Philippines: Jaime Silva
Jaime Silva explains how disability need not be a barrier to achieving your dreams.
Ever since I was a child, I have wanted to design houses for exclusive villages. I had two passions: drawing and mathematics, and architecture enabled me to combine the two. When I was a child, my twin brother Tomas and I were diagnosed with congenital glaucoma, which became worse as I reached adulthood. While my brother can walk using a cane and can see shadows, I became blind at age 28.
I stopped working immediately and flew to the United States to have a series of operations. After each surgery the world became brighter and clearer for a little while, but soon the blurriness and darkness took over once again. I began to lose hope about my future, and eventually my wife and I returned home, after 18 surgeries, where I gave up on continuing my dream of being an architect.
My life changed when I visited a computer school for the blind in Pasay City. After studying for three months, I helped my brother-in-law build a house. It was then that I realized that I could go back to pursuing my dream of being in the architecture field, not as a designer but a 'construction manager.'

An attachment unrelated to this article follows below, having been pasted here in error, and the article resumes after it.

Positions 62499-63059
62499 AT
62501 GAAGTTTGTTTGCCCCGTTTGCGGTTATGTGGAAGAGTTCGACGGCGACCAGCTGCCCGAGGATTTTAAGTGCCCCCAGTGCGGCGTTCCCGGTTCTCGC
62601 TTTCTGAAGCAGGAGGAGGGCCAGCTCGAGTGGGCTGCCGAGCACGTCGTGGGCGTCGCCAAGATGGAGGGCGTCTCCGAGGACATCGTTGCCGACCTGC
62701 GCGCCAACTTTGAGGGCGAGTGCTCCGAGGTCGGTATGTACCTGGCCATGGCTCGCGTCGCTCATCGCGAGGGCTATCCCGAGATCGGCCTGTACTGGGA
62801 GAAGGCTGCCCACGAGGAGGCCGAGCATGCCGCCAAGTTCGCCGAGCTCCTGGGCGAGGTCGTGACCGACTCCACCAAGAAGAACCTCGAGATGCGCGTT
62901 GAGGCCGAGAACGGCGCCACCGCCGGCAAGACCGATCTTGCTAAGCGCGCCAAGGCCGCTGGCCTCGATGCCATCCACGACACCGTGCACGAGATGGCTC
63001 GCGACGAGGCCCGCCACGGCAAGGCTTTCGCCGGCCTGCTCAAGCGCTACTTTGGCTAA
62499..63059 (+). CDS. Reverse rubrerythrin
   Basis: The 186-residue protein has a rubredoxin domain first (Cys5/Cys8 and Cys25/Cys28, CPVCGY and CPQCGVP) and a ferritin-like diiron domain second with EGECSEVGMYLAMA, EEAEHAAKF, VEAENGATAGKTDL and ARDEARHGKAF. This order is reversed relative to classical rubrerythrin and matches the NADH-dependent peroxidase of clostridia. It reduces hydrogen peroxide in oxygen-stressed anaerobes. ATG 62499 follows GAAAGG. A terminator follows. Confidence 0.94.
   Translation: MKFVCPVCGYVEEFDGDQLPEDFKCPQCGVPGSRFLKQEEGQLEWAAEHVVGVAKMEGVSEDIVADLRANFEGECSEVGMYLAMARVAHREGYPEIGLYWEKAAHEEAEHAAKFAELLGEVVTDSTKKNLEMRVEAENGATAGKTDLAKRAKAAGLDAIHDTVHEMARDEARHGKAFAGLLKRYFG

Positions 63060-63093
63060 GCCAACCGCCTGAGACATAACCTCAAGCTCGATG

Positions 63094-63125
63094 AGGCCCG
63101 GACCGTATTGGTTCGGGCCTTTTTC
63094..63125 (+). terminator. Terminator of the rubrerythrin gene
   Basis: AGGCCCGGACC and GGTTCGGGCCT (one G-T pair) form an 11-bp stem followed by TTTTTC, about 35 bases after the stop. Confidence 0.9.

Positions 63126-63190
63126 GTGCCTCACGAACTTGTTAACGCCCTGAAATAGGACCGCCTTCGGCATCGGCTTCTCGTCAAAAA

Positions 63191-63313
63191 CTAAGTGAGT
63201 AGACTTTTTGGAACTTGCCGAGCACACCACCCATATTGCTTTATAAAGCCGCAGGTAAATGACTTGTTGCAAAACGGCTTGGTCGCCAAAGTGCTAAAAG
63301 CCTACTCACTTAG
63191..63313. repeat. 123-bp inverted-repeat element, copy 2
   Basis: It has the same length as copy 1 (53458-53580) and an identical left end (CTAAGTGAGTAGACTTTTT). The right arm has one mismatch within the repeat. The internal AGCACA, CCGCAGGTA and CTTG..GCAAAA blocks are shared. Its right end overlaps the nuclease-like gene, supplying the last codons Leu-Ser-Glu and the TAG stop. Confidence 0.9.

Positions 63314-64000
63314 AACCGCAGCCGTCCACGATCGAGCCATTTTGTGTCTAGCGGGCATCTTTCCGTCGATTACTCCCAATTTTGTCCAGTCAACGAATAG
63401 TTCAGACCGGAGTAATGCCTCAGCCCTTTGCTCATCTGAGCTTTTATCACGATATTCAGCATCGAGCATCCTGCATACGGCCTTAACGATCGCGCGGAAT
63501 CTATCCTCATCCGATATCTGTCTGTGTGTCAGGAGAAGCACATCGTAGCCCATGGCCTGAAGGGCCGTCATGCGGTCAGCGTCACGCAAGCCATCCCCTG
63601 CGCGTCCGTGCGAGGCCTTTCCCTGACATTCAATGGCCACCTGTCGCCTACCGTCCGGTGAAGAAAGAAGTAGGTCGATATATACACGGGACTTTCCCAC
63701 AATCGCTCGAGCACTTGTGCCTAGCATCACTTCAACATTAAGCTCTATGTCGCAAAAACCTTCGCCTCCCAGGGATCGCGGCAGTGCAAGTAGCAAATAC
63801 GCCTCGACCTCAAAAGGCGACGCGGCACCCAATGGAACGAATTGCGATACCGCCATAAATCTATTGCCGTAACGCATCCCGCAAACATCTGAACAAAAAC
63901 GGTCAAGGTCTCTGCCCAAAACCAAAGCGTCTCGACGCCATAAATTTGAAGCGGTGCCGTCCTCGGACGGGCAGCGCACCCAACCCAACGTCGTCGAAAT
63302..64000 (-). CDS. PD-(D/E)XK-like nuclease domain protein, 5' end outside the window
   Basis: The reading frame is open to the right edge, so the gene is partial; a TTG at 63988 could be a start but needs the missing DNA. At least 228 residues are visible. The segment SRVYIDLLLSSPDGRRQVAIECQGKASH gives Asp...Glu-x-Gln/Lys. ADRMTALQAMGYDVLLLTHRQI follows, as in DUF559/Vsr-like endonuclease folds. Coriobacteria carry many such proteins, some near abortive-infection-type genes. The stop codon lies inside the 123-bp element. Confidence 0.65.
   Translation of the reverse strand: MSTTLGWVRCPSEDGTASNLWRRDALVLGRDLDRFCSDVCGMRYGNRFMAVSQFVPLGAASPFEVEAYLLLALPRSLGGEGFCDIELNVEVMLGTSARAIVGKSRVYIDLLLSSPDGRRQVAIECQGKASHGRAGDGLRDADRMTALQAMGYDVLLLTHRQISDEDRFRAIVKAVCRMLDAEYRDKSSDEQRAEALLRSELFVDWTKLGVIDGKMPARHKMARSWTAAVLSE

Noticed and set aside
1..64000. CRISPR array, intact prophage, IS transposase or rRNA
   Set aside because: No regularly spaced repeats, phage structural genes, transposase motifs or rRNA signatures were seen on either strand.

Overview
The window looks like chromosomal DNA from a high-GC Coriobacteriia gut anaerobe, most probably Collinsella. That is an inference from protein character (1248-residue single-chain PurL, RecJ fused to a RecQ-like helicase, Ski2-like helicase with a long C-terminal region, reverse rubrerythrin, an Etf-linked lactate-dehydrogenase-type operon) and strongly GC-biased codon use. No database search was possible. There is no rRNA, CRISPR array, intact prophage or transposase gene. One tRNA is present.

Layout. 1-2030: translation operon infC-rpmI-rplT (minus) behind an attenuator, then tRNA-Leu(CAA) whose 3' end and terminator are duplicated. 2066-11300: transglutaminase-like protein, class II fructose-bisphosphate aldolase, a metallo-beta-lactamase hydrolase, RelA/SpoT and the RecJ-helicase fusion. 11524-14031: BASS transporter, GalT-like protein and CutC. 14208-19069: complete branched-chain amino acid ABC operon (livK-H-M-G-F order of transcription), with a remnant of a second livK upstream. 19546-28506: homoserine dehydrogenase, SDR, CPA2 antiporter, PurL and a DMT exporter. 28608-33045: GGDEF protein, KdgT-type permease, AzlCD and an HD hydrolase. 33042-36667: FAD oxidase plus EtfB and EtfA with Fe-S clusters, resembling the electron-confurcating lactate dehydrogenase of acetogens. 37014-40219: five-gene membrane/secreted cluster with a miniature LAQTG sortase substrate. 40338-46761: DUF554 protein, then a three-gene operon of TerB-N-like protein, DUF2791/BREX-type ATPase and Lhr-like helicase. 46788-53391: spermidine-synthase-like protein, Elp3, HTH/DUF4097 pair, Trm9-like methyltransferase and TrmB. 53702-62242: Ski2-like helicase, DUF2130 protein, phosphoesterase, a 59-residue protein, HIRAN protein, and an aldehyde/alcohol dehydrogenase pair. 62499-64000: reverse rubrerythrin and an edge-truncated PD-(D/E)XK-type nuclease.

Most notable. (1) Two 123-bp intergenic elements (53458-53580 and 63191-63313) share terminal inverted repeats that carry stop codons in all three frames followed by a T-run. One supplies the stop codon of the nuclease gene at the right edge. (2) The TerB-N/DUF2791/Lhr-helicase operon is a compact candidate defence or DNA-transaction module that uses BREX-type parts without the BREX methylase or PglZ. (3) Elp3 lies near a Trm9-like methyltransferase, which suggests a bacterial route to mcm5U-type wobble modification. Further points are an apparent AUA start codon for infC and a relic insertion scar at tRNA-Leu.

After that I managed the construction of single-detached houses and commercial low-rise buildings until I got involved in the construction of the DPC (Directories Philippines Corporation) Building on Chino Roces Avenue. The building owners asked me if I wanted to manage this building, and I immediately said yes. I took courses on property management at the Ateneo de Manila University to prepare for the job. I was also asked to join meetings of the National Council for the Welfare of Disabled Persons.
In 2000 I was asked to head the United Architects of the Philippines committee on accessibility, which led me to give talks on accessibility before members of the organization nationwide. I talked about the importance of access facilities for persons with disabilities in all buildings. My efforts were recognized by the Japan International Cooperation Agency. I stressed that 80–90% of people with disabilities live in the provinces, and that only good access facilities could level the playing field for persons with disabilities. By improving access, the number of rehabilitated people with disabilities could rise from 2–3%.
I just want to be proactive in the things I do: be it my career or helping those around me.